‘One big team’ in Minneota
Community fired up over football team’s second chance against Wabasso
MINNEOTA — As you drive through the small community of Minneota, there are no signs posted that wish the Vikings football team “good luck” as they prepare to take on the Wabasso Rabbits in the State 1A Championship on Saturday at U.S. Bank Stadium in Minneapolis.
Some might think the team doesn’t need luck. After all, the Minneota football team has won three state championships since 2009 (2009, 2014 and 2015). It was also runner-up champs in the 2013-14 season.
But it’s likely that neither the coaches nor players are overconfident — confident, yes, but not overconfident. And it’s not that the community isn’t supportive — it’s obvious that they do.
“It’s not the kind of community where you see posters plastered all over — though we’ve done that once in awhile,” Minneota Mascot publisher Byron Higgin said. “I think it’s just kind of a quiet respect — respect for the program, respect for the kids who have worked their tails off — and a lot of pride.”
As an advocate for the Minneota School and community, Higgin spends a lot of time getting to know people. He photographs them, writes about them and most of the time, cheers them on.
“As a member of the older part of the community, sometimes you wonder if these guys are excited about our kids being in the state championship,” he said. “But I think the community is really fired up. The community is really ready. I think not having a team in (the state tournament) last year — losing to Wabasso — got everybody’s spirits up for this year. It’s like we’ve got another chance.”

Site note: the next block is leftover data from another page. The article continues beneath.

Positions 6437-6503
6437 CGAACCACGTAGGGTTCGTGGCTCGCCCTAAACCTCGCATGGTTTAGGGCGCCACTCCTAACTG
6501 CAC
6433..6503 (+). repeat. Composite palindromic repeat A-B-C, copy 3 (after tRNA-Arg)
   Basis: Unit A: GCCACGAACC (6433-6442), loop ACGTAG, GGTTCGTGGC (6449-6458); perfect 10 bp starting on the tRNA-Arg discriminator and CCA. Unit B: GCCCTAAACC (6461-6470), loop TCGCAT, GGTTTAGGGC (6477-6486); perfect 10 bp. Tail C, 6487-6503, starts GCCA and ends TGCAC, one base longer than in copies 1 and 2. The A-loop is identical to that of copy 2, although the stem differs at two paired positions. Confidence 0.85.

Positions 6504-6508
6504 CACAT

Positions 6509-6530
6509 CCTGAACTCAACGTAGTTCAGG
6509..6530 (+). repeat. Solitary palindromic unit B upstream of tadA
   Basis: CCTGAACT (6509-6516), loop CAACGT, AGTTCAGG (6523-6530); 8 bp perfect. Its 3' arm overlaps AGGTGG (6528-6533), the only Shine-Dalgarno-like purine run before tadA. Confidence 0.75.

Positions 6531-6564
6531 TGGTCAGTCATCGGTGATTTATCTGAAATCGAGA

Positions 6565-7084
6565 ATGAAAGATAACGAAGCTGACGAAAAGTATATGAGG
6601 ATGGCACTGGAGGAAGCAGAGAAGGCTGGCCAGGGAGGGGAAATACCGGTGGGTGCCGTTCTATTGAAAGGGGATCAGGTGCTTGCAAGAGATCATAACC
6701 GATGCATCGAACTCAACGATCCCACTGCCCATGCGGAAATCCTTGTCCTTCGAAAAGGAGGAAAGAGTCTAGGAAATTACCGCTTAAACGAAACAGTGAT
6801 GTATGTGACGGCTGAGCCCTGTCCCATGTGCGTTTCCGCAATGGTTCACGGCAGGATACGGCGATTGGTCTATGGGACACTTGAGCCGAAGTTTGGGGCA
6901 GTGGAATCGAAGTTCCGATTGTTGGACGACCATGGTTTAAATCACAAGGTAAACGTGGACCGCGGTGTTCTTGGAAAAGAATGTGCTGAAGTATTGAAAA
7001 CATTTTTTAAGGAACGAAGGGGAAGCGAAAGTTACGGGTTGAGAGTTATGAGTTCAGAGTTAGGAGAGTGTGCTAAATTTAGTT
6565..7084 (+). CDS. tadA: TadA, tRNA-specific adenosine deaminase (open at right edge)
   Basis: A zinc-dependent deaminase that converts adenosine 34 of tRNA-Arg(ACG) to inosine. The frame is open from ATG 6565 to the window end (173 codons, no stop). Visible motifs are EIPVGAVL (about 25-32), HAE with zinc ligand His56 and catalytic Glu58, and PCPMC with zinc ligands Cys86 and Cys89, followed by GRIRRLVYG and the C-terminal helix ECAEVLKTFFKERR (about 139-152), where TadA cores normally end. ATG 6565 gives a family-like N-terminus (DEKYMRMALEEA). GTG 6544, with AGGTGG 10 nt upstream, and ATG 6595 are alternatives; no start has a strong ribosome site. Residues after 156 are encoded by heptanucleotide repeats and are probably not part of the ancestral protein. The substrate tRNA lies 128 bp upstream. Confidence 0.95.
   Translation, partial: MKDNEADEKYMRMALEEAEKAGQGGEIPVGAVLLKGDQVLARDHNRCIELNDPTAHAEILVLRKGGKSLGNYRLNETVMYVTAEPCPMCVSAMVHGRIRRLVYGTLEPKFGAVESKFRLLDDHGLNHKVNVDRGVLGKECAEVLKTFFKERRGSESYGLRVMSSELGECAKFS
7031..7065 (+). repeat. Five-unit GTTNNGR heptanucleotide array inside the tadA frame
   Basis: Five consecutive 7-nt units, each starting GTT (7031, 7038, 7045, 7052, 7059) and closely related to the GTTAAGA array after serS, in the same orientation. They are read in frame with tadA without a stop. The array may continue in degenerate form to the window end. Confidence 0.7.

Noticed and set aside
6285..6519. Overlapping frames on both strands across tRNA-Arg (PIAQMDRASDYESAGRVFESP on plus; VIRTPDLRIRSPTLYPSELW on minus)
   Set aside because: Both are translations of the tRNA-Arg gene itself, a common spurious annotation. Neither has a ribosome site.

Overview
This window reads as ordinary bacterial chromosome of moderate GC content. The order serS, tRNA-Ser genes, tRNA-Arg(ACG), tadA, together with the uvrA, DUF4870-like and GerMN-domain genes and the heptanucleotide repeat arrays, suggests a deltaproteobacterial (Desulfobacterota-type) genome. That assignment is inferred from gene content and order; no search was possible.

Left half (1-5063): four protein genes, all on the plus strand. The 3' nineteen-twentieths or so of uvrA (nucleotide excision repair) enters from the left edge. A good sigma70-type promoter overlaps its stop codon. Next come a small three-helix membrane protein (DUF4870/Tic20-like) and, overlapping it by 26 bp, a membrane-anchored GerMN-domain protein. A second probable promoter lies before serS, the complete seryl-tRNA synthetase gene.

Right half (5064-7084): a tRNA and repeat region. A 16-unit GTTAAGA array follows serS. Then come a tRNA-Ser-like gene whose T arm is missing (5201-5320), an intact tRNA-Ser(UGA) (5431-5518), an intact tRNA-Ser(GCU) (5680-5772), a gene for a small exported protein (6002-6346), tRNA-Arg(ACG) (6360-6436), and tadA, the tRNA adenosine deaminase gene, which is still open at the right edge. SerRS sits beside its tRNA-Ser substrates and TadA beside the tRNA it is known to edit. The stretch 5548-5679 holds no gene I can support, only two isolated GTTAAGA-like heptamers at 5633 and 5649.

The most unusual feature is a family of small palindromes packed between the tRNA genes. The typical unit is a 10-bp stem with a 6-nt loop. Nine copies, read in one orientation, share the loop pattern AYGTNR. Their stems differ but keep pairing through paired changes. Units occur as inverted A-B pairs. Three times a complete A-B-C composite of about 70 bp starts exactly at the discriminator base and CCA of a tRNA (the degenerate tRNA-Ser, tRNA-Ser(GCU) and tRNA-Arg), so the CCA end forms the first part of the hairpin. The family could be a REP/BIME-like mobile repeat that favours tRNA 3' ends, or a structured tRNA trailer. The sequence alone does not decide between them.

Minneota has been a dominant force in its section, but it’s had its disappointments as well. In addition to being defeated by Wabasso last football season, the Vikings also missed out on a state trip when they were outscored by Dawson-Boyd in 2012. Now, with ever-changing state realignments, Minneota has oftentimes met up with those high-caliber teams in the state finals instead.
“I think the neatest part is that Minneota, in the state football finals, has played Adrian, which was an arch rival, we’ve played Dawson-Boyd, which is our big-time rival, and now we’re going to play Wabasso, which is kind of a new rival,” Higgin said. “They’re the only team that has beaten us in the last 50 games. So here we get a chance to revenge and play them again. I think it’s awesome.”
Higgin’s prediction is that if the Vikings play like they did against Mayer-Lutheran in the state semifinals, the Rabbits don’t stand a chance.
“The performance (Minneota) had last Saturday was the most amazing thing I’d ever seen,” he said. “They just went out and blew this team apart.”
Amy Lozinski and her family were at that game at U.S. Bank Stadium.
“There were a lot of people there,” she said. “It was packed. The camaraderie of the community, the players and the coaches is just awesome. Everyone comes together as one big team.”
At 9 years old, Lozinski’s only son, Brody, is quite a few years away from the possibility of suiting up for the Vikings team. But it’s never too early to support the team and experience the thrill of being at a state tournament.
“It takes everybody,” Amy Lozinski said. “You have to have the support of the community. I think that’s super important. It’s good to support the staff and the athletes. And the community is really involved. They love their sports teams.”